PFI cartoon by Dave Simonds

Comments

Popular posts from this blog

Public sector employment in Ontario is far below the rest of Canada

The suggestion that Ontario has a deficit because its public sector is too large does not bear scrutiny. Consider the following. 

Public sector employment has fallen in the last three quarters in Ontario.  Since 2011, public sector employment has been pretty flat, with employment up less than 4 tenths of one percent in the first half of 2015 compared with the first half of 2011.


This contrasts with public sector employment outside of Ontario which has gone up pretty consistently and is now 4.7% higher than it was in the first half of 2011.



Private sector employment has also gone up consistently over that period. In Ontario, it has increased 4.3% since the first half of 2011, while in Canada as a whole it has increased 4.9%.







As a result, public sector employment in Ontario is now shrinking as a percentage of the private sector workforce.  In contrast, in the rest of Canada, it is increasing. Moreover, public sector employment is muchhigher in the rest of Canada than in Ontario.  Indeed as…

The long series of failures of private clinics in Ontario

For many years, OCHU/CUPE has been concerned the Ontario government would transfer public hospital surgeries, procedures and diagnostic tests to private clinics. CUPE began campaigning in earnest against this possibility in the spring of 2007 with a tour of the province by former British Health Secretary, Frank Dobson, who talked about the disastrous British experience with private surgical clinics.

The door opened years ago with the introduction of fee-for-service hospital funding (sometimes called Quality Based Funding). Then in the fall of 2013 the government announced regulatory changes to facilitate this privatization. The government announced Request for Proposals for the summer of 2014 to expand the role of "Independent Health Facilities" (IHFs).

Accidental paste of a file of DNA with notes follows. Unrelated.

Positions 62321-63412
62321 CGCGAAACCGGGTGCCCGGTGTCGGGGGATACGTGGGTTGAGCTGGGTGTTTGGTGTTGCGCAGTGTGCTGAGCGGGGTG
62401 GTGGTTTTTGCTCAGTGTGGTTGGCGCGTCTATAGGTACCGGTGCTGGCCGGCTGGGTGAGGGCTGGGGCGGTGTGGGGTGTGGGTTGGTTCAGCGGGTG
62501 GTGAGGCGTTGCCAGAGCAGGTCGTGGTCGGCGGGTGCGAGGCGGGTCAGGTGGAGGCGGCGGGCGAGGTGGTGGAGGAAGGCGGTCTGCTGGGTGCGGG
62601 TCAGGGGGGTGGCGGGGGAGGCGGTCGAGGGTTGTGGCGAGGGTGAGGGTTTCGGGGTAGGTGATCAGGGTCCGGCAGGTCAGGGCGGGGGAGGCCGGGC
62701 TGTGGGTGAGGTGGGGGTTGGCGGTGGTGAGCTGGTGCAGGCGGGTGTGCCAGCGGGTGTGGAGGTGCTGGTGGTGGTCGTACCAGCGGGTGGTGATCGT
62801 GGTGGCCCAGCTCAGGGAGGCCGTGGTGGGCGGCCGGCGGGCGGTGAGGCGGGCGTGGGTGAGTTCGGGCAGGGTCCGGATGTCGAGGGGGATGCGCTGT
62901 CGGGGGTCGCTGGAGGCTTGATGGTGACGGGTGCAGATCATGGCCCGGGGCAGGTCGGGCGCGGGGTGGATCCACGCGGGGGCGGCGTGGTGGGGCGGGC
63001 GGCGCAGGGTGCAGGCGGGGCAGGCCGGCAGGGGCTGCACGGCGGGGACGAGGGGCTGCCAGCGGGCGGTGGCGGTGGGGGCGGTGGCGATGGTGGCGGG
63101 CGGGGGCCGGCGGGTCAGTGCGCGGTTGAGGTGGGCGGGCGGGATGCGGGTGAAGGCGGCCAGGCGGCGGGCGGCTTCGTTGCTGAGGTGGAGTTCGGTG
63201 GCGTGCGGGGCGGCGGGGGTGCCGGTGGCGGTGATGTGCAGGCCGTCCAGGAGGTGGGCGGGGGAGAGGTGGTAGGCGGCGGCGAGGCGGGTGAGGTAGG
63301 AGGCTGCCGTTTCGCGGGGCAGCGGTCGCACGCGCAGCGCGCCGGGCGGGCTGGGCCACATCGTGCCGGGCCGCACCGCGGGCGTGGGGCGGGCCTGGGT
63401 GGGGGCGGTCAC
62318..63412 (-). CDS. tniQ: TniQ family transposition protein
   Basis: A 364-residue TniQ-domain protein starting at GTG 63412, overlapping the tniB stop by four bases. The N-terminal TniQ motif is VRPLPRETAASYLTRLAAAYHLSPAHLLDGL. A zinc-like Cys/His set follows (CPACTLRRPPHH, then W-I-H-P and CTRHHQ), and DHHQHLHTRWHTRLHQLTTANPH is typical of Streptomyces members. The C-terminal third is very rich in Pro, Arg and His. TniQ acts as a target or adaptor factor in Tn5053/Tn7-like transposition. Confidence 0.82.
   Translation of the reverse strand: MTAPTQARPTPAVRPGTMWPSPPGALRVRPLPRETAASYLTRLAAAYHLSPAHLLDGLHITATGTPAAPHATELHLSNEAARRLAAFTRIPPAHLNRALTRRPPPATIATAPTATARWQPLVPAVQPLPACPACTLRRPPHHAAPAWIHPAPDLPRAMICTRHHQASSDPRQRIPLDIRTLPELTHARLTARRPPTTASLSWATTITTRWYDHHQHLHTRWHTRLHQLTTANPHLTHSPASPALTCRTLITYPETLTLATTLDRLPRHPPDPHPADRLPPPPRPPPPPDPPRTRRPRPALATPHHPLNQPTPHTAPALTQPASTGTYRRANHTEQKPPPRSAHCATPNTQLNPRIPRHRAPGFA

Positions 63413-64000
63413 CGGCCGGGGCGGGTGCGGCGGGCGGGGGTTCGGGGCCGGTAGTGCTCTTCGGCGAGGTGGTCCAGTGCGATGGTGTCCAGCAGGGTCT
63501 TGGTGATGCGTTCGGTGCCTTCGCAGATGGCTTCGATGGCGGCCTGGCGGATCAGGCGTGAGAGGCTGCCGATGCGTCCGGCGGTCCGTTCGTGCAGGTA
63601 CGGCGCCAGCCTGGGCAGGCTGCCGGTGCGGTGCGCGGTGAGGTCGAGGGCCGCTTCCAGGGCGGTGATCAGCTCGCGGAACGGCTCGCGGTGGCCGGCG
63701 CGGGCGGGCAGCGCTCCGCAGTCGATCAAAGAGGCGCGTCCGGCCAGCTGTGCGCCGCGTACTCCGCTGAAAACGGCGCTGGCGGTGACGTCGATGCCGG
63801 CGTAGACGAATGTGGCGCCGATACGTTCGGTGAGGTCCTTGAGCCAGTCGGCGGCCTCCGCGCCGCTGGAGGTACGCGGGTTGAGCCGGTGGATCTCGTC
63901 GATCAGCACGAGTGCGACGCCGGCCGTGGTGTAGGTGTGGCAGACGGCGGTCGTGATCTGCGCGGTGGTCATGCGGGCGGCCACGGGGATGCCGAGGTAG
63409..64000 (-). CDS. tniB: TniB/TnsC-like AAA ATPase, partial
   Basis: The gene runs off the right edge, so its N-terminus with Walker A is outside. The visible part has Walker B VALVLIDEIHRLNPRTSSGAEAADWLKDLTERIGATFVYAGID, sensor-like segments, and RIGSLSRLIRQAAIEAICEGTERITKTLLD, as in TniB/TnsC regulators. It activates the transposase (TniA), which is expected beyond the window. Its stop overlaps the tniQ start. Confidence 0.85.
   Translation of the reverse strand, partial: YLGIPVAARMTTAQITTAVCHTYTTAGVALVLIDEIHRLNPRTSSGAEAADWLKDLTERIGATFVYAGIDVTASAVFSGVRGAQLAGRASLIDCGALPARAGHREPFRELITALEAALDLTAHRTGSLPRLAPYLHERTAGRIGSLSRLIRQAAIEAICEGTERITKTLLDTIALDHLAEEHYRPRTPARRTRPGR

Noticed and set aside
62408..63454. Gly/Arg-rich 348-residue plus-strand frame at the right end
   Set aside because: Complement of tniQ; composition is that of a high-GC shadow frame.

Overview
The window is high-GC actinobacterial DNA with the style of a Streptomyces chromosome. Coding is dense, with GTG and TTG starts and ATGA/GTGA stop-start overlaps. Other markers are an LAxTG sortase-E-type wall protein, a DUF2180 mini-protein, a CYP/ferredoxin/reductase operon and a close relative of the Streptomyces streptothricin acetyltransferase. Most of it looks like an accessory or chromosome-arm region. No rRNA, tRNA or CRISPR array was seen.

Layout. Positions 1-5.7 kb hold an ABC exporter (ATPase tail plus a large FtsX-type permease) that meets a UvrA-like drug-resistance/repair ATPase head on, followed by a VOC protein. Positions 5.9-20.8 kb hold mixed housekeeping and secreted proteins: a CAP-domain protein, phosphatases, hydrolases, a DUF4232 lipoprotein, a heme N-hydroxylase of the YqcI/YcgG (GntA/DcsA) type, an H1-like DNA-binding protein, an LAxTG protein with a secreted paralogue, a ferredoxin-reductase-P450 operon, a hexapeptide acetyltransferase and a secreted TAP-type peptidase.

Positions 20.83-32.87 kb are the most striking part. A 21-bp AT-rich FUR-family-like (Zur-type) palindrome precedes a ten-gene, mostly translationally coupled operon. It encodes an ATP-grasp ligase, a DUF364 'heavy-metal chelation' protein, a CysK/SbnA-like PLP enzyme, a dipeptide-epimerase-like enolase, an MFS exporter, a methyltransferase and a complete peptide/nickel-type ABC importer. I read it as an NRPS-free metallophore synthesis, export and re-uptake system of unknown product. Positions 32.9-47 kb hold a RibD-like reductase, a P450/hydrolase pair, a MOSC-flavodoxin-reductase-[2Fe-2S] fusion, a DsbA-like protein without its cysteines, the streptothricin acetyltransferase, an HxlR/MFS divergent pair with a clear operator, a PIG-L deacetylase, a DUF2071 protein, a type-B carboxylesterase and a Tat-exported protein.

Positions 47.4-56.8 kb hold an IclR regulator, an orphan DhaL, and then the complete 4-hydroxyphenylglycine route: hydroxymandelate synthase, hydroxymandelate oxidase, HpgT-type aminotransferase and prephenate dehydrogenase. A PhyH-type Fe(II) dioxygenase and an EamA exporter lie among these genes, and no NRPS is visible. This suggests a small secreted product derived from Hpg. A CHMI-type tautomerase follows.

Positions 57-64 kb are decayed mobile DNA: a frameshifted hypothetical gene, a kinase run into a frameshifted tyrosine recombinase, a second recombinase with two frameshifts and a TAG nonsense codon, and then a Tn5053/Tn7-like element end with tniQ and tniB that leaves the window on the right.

With mass campaigns to stop the private clinic expansion by the Ontario Health Coalition the process slowed.  

But it seems the provincial Liberal government continues to push the idea.  Following a recent second OCHU tour wi…

Hospital worker sick leave: too much or too little?

Ontario hospital workers are muchless absent due to illness or disability than hospital workers Canada-wide.  In 2014, Ontario hospital workers were absent 10.2 days due to illness or disability, 2.9 days less than the Canada wide average – i.e. 22% less.  In fact, Ontario hospital workers have had consistently fewer sick days for years.

This is also true if absences due to family or personal responsibilities are included.
Statistics Canada data for the last fifteen years for Canada and Ontario are reported in the chart below, showing Ontario hospital workers are consistently off work less.
Assuming, Ontario accounts for about 38% of the Canada-wide hospital workforce, these figures suggest that the days lost due to illness of injury in Canada excluding Ontario are about 13.6 days per year ([13.6 x 0.68] + [10.2 x 0.38] = 13.1).

In other words, hospital workers in the rest of Canada are absent from work due to illness or disability 1/3 more than Ontario hospital workers. 

In fact, Canad…